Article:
A note from Thailand…
I live in a remote village in northern Thailand, and have been here since COVID ‘started’ in March 2020. We left the UK on March 6th. It was just as people there were beginning to take COVID-19 seriously, and flew into Bangkok.
I remember looking intently at my brother, as he saw us off. I was wondering whether it would be for the last time. Medical care in a Thai village cannot be compared to that of Cardiff, near which we were living.
As it happened, we stayed in Bangkok with my wife’s sister’s family for two weeks. After that, we caught the last flight up north before the airports were closed due to the pandemic.
On arrival,, the head of the local police took me aside cautiously. He warned me that I could kill thousands of old people, if I had brought the disease with me. There was some fear of Europeans at the time, it is fair to say. Indeed, after a government minister branded Caucasians ‘dirty foreigners’, the village barber refused to cut my hair, saying that the government had told him to avoid foreigners.
I was on lockdown at home, and it lasted for 65 days.
Nobody knew anybody who had had Covid in 2020. In 2021, people were still very wary, but no longer especially of me. I received two inoculations in October 2021 and a booster in January 2022.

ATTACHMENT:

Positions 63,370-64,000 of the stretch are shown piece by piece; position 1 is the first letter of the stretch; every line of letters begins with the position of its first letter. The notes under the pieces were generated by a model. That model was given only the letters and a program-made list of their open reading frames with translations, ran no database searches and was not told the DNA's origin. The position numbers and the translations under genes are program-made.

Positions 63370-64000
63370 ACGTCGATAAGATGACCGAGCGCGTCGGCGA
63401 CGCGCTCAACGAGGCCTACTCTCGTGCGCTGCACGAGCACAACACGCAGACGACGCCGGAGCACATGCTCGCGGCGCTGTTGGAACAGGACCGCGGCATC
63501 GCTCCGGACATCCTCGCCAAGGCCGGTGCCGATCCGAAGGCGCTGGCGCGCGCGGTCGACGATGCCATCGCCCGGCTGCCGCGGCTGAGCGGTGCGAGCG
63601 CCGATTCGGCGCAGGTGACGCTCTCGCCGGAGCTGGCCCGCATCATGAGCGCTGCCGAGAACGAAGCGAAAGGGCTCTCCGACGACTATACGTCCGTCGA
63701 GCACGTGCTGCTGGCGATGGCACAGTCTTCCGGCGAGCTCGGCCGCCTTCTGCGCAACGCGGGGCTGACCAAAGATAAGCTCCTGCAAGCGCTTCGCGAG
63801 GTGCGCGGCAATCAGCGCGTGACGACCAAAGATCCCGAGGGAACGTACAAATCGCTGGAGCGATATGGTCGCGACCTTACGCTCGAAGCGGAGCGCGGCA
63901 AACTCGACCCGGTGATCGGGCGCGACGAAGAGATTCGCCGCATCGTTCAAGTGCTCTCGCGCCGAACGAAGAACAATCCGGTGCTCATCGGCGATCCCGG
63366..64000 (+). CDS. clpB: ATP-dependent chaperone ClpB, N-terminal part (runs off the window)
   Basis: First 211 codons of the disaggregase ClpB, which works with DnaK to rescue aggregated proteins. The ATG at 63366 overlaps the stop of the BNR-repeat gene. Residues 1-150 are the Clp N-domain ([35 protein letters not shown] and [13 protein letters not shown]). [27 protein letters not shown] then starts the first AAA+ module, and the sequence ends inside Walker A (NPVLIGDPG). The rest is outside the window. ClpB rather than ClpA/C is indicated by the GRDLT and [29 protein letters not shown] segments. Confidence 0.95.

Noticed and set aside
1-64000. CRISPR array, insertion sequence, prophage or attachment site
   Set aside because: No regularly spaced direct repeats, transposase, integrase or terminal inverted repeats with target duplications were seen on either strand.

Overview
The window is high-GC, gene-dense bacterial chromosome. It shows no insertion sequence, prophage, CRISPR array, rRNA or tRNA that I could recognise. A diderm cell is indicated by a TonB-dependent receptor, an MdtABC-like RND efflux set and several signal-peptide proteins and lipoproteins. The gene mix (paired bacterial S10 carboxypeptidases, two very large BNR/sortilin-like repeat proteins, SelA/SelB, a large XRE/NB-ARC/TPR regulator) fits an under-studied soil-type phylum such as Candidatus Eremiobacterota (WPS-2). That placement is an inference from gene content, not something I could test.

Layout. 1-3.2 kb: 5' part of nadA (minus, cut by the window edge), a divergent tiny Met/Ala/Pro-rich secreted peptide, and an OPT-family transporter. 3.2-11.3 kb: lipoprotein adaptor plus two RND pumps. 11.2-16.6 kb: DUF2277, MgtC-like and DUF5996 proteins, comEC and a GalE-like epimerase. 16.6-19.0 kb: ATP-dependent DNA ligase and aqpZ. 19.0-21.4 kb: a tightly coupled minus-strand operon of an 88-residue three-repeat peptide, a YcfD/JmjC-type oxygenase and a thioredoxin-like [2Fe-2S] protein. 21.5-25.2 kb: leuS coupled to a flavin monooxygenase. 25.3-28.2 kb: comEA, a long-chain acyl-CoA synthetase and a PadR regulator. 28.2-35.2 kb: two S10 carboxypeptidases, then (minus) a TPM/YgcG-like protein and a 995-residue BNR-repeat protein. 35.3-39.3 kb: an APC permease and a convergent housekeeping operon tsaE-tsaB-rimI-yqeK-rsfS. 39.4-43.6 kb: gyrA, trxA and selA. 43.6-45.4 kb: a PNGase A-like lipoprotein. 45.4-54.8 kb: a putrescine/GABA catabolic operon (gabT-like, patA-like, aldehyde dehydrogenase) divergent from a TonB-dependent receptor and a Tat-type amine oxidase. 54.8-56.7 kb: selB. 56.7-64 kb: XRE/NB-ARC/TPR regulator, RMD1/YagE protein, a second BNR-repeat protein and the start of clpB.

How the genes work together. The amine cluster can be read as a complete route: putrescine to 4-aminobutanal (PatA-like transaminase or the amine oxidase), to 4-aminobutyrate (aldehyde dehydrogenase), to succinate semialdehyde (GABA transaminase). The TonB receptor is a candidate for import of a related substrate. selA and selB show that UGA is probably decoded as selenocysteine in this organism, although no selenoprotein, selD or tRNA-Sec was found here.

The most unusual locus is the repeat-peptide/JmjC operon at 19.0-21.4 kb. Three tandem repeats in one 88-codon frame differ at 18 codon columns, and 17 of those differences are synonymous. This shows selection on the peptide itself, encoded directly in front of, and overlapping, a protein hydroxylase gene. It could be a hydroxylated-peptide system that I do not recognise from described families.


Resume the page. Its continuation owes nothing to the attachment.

At one point, 57 people in our village had Covid, or so I was told. However, that figure seemed to come from nowhere. From zero to 57 in a day. They were locked down, but there were no deaths.
Nowadays, nobody seems to be taking Covid seriously any more.
Nevertheless, I was talking to a concerned Irish friend from a nearby village the other day. He told me that he had experienced a very ‘fuzzy head’ for a few weeks, but that it had passed. I had had the same, but still had it also. I had put it down to ageing… Never having been this age before, I thought everybody must get like that after about 65. Our symptoms were exactly the same: fuzzy, foggy thought processes; forgetfulness, and a general tightness of the chest. I didn’t associate it with Covid, because my temperature never rose above 37c and I didn’t lose my sense of taste.
My friend’s conditions lasted a fortnight, but mine a month. If I had Covid, then I assume that my wife did too. She is a bit younger than me, but she experienced dizzy spells. Looking back on that period, there were rumours that there was a strange outbreak of dizziness in the village.
I certainly witnessed two old ladies fall off their bikes while trying to park up outside the local shop. We now believe that many of us did catch COVID-19. I suppose that there are two possibilities:
1] that our antivirus injections had weakened the virus’ ability to attack us; or
2] that the virus was not as powerful as we had been led to believe.